There’s nothing wrong with a bit of cutting and shaping; that much becomes obvious about every six weeks when I look in the mirror and anxiously place my “I have to get in THIS WEEK” call to the salon.
But just as I’d never try to trim my own hair in a million years, I wouldn’t know how to begin to attractively sculpt a sizable bush or hedge in my own garden. That’s why I don’t have any. When we moved in nine years ago, there was a row of yews in front of the house that I’ve since replaced with hardy rhododendrons, which don’t need to be clipped into boxy or rounded shapes—though I wish someone would tell the landscapers at my office park that. Someday, I’ll replace the rhodies with a native shrub that flowers, berries, and is supposed to be messy looking.
Designers who put together display gardens at garden shows tend not to be as fond of messy as I am. That must be one of the reasons organizers of Canada Blooms, the big Toronto garden show, are mentioning that “ironic animal topiary” is making a somewhat limited comeback. It’s all in service of that scary gardening sub-category known as “whimsy.” (I’ve noticed that anytime I mention sculpture or anything art-related in a blog post, by the time it gets to Garden Voices, it will be tucked into that category.) The one place where they do this type of thing terribly well is—of course—across the pond, where we saw a few minor examples in the summer of 2004. (One, in need of trimming, is shown at top. It’s from Knightshayes, in Somerset.) Among the American examples is a fine topiary garden in Portsmouth, Rhode Island, as photographed by John Pfahl for his book, Extreme Horticulture.
I must say, if I had to have that type of small leaved, dense, all-green shrub, I’d probably want to trim it into something, just to keep it from being boring. But I doubt I could get it to look like anything recognizable. The Christopher Lloyd fans among us will remember that among his eccentricities was the maintenance of a magnificent group of yew topiary animals. I believe there are several reasons this tends to go over well in England—the main one being, of course that the clipped shrubs look good through the winter. I also think that this triumph over nature goes right along with the planned exoticism of the blazing tropicals Lloyd favored. Even if the empire has shrunk, the carefully tended remnants of it can still be celebrated, far away from their native habitats. Which is fine with me; I’ve never thought there was anything particularly natural about a garden.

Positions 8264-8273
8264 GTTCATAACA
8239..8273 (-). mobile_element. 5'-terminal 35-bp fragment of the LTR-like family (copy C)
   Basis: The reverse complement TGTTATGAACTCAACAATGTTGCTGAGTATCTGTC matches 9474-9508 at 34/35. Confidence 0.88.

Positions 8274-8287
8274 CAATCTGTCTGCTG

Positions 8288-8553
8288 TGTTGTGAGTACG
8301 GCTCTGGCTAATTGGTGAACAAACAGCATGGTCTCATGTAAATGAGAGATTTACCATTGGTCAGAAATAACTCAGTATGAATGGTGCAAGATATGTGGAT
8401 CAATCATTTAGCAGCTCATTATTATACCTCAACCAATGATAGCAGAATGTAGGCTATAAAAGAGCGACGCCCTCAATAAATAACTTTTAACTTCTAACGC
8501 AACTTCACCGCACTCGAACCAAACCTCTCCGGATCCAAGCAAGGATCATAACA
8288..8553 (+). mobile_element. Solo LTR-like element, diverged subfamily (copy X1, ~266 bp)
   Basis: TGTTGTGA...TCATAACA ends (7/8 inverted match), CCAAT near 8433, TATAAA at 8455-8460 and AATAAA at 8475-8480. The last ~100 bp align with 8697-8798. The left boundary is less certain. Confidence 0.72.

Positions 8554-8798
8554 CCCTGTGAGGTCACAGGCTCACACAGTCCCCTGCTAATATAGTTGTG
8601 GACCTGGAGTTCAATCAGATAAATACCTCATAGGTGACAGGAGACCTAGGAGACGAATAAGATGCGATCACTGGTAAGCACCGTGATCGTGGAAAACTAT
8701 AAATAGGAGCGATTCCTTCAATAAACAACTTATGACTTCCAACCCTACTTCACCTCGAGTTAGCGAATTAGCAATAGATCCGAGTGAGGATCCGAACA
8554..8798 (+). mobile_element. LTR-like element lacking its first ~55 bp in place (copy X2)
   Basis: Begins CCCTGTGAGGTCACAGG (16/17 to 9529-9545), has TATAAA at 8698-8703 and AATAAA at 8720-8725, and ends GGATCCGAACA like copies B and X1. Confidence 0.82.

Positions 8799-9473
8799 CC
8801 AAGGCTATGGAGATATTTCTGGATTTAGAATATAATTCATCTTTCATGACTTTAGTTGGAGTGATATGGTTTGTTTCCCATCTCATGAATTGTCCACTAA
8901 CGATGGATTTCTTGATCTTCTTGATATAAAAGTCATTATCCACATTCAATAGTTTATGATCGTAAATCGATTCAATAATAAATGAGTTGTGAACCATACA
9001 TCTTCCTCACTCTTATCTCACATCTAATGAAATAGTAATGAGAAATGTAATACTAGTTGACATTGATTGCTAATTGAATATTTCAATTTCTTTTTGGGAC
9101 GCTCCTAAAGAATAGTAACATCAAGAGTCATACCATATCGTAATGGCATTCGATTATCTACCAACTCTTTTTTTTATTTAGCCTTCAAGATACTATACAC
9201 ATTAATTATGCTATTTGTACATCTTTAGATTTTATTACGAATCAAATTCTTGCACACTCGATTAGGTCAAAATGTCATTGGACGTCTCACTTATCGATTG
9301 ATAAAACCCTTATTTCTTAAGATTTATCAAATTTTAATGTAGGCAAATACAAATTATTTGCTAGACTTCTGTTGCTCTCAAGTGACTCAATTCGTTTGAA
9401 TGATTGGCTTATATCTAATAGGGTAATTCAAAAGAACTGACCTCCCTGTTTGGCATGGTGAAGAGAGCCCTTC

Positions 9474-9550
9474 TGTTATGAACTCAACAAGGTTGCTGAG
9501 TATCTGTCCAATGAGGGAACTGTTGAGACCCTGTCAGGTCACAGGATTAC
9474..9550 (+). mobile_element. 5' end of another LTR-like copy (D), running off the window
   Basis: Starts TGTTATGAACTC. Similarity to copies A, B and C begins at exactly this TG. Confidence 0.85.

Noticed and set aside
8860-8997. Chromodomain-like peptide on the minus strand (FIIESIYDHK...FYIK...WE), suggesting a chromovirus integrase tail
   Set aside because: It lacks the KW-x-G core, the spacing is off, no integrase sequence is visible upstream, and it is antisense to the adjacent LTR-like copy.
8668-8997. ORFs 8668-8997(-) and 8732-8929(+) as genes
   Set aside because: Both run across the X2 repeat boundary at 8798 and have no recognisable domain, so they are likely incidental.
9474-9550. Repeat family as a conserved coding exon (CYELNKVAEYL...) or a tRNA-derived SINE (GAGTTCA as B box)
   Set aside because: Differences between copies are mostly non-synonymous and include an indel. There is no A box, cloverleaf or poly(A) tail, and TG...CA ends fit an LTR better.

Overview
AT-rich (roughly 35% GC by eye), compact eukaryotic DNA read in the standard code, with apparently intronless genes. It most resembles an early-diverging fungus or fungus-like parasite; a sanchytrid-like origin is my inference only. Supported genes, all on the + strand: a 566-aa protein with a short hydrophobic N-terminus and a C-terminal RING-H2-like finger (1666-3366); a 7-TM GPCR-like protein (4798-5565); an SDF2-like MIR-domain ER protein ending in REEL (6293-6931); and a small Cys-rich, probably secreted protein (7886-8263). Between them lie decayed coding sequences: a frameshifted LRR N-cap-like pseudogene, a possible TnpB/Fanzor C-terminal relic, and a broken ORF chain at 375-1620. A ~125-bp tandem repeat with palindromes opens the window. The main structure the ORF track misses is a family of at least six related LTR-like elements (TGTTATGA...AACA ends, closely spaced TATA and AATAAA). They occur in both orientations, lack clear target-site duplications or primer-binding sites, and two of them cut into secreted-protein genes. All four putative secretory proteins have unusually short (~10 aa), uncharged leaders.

That’s why I love a good garden show, the more over-the-top the better. I am hoping for some exotic and outrageous displays in Toronto—a detail from last year is shown above—and will be reporting on them, as well as my interview with Barbara Damrosch, next weekend.